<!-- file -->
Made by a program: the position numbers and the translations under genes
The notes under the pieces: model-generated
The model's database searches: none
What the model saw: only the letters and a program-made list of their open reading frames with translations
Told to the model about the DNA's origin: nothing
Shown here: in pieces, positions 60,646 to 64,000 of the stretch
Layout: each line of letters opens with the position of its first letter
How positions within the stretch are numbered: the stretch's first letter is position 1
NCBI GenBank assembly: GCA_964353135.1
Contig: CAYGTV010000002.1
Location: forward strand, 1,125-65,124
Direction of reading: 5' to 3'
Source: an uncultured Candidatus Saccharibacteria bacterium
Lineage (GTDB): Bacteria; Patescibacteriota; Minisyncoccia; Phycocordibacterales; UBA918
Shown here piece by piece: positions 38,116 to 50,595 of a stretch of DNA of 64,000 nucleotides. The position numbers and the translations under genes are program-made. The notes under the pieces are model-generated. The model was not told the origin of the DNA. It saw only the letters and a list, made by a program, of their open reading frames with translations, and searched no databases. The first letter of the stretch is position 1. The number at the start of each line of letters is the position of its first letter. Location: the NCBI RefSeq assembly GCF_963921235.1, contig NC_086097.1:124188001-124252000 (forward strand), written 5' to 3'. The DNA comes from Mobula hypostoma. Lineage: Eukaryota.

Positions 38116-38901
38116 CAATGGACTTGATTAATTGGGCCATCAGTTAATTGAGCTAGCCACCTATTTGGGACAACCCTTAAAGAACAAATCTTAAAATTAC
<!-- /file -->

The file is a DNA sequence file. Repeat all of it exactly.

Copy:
Made by a program: the position numbers and the translations under genes
The notes under the pieces: model-generated
The model's database searches: none
What the model saw: only the letters and a program-made list of their open reading frames with translations
Told to the model about the DNA's origin: nothing
Shown here: in pieces, positions 60,646 to 64,000 of the stretch
Layout: each line of letters opens with the position of its first letter
How positions within the stretch are numbered: the stretch's first letter is position 1
NCBI GenBank assembly: GCA_964353135.1
Contig: CAYGTV010000002.1
Location: forward strand, 1,125-65,124
Direction of reading: 5' to 3'
Source: an uncultured Candidatus Saccharibacteria bacterium
Lineage (GTDB): Bacteria; Patescibacteriota; Minisyncoccia; Phycocordibacterales; UBA918
Shown here piece by piece: positions 38,116 to 50,595 of a stretch of DNA of 64,000 nucleotides. The position numbers and the translations under genes are program-made. The notes under the pieces are model-generated. The model was not told the origin of the DNA. It saw only the letters and a list, made by a program, of their open reading frames with translations, and searched no databases. The first letter of the stretch is position 1. The number at the start of each line of letters is the position of its first letter. Location: the NCBI RefSeq assembly GCF_963921235.1, contig NC_086097.1:124188001-124252000 (forward strand), written 5' to 3'. The DNA comes from Mobula hypostoma. Lineage: Eukaryota.

Positions 38116-38901
38116 CAATGGACTTGATTAATTGGGCCATCAGTTAATTGAGCTAGCCACCTATTTGGGACAACCCTTAAAGAACAAATCTTAAAATTAC